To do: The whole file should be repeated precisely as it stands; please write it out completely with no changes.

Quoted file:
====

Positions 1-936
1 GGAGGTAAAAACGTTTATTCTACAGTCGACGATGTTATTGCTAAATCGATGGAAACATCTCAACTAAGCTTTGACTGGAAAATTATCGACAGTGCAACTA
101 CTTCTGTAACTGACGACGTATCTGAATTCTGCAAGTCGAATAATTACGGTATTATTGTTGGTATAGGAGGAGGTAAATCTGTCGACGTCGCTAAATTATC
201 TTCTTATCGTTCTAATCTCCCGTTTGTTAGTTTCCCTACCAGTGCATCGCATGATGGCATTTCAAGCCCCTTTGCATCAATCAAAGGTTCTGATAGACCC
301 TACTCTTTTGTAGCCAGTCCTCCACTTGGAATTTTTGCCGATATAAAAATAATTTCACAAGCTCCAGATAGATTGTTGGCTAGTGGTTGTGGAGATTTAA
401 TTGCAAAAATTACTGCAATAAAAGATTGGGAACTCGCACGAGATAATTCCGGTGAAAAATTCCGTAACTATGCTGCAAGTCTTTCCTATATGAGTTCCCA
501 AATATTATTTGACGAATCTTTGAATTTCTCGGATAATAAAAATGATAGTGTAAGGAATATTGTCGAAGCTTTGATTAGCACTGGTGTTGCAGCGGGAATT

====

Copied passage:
Positions 1-936
1 GGAGGTAAAAACGTTTATTCTACAGTCGACGATGTTATTGCTAAATCGATGGAAACATCTCAACTAAGCTTTGACTGGAAAATTATCGACAGTGCAACTA
101 CTTCTGTAACTGACGACGTATCTGAATTCTGCAAGTCGAATAATTACGGTATTATTGTTGGTATAGGAGGAGGTAAATCTGTCGACGTCGCTAAATTATC
201 TTCTTATCGTTCTAATCTCCCGTTTGTTAGTTTCCCTACCAGTGCATCGCATGATGGCATTTCAAGCCCCTTTGCATCAATCAAAGGTTCTGATAGACCC
301 TACTCTTTTGTAGCCAGTCCTCCACTTGGAATTTTTGCCGATATAAAAATAATTTCACAAGCTCCAGATAGATTGTTGGCTAGTGGTTGTGGAGATTTAA
401 TTGCAAAAATTACTGCAATAAAAGATTGGGAACTCGCACGAGATAATTCCGGTGAAAAATTCCGTAACTATGCTGCAAGTCTTTCCTATATGAGTTCCCA
501 AATATTATTTGACGAATCTTTGAATTTCTCGGATAATAAAAATGATAGTGTAAGGAATATTGTCGAAGCTTTGATTAGCACTGGTGTTGCAGCGGGAATT